1. Foreshadow: Extracting the Keys to the Intel SGX Kingdom with Transient Out-of-Order Execution 2018 Attacks IntelSGX TEE Usenix
    Jo Van Bulck, Marina Minkin, Ofir Weisse, Daniel Genkin, Baris Kasikci, Frank Piessens, Mark Silberstein, Thomas F. Wenisch, Yuval Yarom, and Raoul Strackx
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    [Show BibTex Citation]

    @inproceedings {217543,
    author = {Jo Van Bulck and Marina Minkin and Ofir Weisse and Daniel Genkin and Baris Kasikci and Frank Piessens and Mark Silberstein and Thomas F. Wenisch and Yuval Yarom and Raoul Strackx},
    title = {Foreshadow: Extracting the Keys to the Intel {SGX} Kingdom with Transient Out-of-Order Execution},
    booktitle = {27th {USENIX} Security Symposium ({USENIX} Security 18)},
    year = {2018},
    isbn = {978-1-939133-04-5},
    address = {Baltimore, MD},
    pages = {991{\textendash}1008},
    url = {https://www.usenix.org/conference/usenixsecurity18/presentation/bulck},
    publisher = {{USENIX} Association},
    month = aug,
    }

Trusted execution environments, and particularly the Software Guard eXtensions (SGX) included in recent Intel x86 processors, gained significant traction in recent years. A long track of research papers, and increasingly also real-world industry applications, take advantage of the strong hardware-enforced confidentiality and integrity guarantees provided by Intel SGX. Ultimately, enclaved execution holds the compelling potential of securely offloading sensitive computations to untrusted remote platforms.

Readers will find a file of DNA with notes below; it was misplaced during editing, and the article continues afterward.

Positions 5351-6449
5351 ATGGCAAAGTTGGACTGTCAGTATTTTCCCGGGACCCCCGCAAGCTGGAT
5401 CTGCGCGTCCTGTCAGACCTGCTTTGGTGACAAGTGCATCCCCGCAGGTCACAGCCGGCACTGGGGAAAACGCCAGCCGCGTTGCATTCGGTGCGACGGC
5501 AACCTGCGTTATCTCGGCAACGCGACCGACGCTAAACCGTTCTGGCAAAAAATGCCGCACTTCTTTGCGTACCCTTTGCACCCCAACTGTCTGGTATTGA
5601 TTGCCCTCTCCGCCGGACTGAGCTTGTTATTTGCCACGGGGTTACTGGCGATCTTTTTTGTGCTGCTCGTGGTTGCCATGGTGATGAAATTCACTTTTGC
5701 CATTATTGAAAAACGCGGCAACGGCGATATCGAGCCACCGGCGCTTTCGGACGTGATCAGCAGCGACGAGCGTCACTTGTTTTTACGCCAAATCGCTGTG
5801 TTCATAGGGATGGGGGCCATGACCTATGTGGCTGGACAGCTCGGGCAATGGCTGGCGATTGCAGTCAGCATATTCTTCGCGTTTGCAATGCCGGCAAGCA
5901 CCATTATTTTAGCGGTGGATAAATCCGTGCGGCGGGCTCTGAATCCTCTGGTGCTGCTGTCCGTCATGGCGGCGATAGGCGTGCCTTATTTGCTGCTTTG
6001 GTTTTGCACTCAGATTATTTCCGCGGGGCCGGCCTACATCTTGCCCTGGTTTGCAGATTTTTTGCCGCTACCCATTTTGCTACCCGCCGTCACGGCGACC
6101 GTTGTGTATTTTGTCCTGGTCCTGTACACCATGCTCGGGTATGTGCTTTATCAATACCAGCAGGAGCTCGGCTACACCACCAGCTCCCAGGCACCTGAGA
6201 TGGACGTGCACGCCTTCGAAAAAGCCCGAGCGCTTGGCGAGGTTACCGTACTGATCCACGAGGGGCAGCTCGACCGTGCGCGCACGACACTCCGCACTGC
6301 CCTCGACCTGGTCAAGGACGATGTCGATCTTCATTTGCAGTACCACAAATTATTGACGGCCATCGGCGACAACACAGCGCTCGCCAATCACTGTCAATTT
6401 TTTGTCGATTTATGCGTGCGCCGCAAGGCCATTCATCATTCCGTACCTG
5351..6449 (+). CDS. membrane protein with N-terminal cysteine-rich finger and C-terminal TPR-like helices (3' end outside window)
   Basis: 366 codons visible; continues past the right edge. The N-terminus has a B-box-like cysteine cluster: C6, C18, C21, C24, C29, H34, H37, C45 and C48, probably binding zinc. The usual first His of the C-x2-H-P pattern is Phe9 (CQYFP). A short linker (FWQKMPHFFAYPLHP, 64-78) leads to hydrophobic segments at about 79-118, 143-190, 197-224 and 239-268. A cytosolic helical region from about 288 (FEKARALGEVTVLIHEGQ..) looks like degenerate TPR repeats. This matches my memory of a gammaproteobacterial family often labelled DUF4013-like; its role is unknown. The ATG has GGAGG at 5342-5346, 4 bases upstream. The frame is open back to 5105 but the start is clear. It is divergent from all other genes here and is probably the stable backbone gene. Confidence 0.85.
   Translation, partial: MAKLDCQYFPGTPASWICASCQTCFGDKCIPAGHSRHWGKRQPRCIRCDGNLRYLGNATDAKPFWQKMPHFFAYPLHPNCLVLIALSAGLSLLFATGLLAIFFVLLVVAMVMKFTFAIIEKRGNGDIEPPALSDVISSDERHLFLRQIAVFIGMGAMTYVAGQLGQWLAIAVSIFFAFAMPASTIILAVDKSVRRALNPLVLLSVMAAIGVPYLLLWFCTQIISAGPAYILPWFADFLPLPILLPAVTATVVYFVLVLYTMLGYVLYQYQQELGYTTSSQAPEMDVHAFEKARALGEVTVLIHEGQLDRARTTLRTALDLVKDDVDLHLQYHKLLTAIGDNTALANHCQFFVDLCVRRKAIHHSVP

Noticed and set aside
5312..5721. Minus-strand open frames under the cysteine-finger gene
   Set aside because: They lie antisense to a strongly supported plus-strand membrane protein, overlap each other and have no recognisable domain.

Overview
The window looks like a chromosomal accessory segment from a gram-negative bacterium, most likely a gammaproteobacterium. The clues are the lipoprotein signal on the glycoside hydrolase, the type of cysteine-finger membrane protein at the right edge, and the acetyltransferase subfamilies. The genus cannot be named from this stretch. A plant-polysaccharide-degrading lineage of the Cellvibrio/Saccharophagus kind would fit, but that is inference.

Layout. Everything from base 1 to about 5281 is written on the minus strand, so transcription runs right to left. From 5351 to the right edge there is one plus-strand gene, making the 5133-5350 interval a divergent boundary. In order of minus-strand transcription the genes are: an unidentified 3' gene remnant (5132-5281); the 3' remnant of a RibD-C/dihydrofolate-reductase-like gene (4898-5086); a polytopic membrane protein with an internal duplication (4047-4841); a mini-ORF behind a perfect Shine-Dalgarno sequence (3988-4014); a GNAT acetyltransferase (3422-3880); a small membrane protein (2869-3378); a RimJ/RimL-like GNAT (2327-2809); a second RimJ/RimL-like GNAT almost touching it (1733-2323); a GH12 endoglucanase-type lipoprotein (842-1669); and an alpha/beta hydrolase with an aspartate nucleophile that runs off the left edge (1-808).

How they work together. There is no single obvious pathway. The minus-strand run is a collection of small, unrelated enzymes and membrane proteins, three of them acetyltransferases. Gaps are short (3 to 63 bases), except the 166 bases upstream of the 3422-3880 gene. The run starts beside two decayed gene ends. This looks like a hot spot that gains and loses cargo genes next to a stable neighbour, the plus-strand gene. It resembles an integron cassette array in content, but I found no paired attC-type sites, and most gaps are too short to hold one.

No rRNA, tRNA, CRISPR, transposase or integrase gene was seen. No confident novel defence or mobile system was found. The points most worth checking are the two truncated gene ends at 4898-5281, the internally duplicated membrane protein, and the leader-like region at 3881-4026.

We present Foreshadow, a practical software-only microarchitectural attack that decisively dismantles the security objectives of current SGX implementations. Crucially, unlike previous SGX attacks, we do not make any assumptions on the victim enclave’s code and do not necessarily require kernel-level access. At its core, Foreshadow abuses a speculative execution bug in modern Intel processors, on top of which we develop a novel exploitation methodology to reliably leak plaintext enclave secrets from the CPU cache. We demonstrate our attacks by extracting full cryptographic keys from Intel’s vetted architectural enclaves, and validate their correctness by launching rogue production enclaves and forging arbitrary local and remote attestation responses. The extracted remote attestation keys affect millions of devices.

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